I used to be an independent PeopleSoft consultant.  PeopleSoft is an ERP software package, now owned by Oracle, which helped large companies to run themselves.  But it wasn’t perfect software in any way.  In fact, I believe that PeopleSoft made more money from supplying consultants to their clients than on licensing fees.  Perfecting their software – making it super flexible, easy to understand and slick to implement would have cost them a fortune to do while at the same time losing them their lucrative support business.

In fact, it’s worth noting that PeopleSoft’s original founder, Dave Duffield, toyed with the idea of an Open Source ERP system for a while, but that appears to have gone over to a hosted solution – another way in which a company can control the software.

So What’s the Benefit of Open Source?

Well in many ways, it’s wonderful stuff.  People can check out the code, add their own improvements and the project can choose whether to integrate it.  Similarly, projects can look at improvements made by other GPL projects and take that code themselves.  This is great for rapid software development and saves a lot of the real trouble of license management.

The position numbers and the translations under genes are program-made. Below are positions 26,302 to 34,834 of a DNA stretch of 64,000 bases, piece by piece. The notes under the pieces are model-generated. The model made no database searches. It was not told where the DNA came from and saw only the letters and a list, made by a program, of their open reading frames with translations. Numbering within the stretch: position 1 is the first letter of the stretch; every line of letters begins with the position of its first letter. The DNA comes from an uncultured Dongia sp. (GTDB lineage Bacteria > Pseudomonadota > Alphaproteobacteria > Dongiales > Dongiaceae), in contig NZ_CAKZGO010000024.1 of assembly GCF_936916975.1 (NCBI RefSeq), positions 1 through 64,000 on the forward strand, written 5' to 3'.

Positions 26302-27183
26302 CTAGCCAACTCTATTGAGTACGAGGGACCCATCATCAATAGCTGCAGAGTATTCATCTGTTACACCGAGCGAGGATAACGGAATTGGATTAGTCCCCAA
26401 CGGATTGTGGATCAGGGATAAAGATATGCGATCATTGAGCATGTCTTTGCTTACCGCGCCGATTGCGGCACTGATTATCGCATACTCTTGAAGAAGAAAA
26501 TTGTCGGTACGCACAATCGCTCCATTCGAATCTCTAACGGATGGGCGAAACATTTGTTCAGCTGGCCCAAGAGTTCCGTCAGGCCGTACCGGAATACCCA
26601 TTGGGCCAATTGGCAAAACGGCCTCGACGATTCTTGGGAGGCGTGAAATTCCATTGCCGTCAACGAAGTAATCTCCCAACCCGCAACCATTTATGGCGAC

My big worry is the business motivation.  Few businesses in the software field are motivated by the concept of making perfect ‘just works’ code.  I believe that few Open Source projects, with exceptions (Ubuntu is one) have this desire.

So – should a company go open source?  Well, if they can guarantee being a market leader, then why not?  Brian Gardner, at the moment, is perhaps one of the market leaders in the WordPress themes market.  We’re not, because we’re only just starting out.  We need to feed ourselves, pay for equipment and so on.  Somehow we need a revenue stream – and one thing I’ve discovered is that if you write really good, reliable code, you don’t get much in the way of aftersales income.

While I believe in Open Source, I don’t believe it suits all businesses and all projects.   In WordPress themes, the simple ones are suited to GPL because they don’t really take much time to code up (a couple of days for many of them) but the complex stuff can involve significant amounts of artwork, development and testing.  If you do a really good job, nobody will need you after they’ve installed… and then what?  Goodwill doesn’t pay the bills.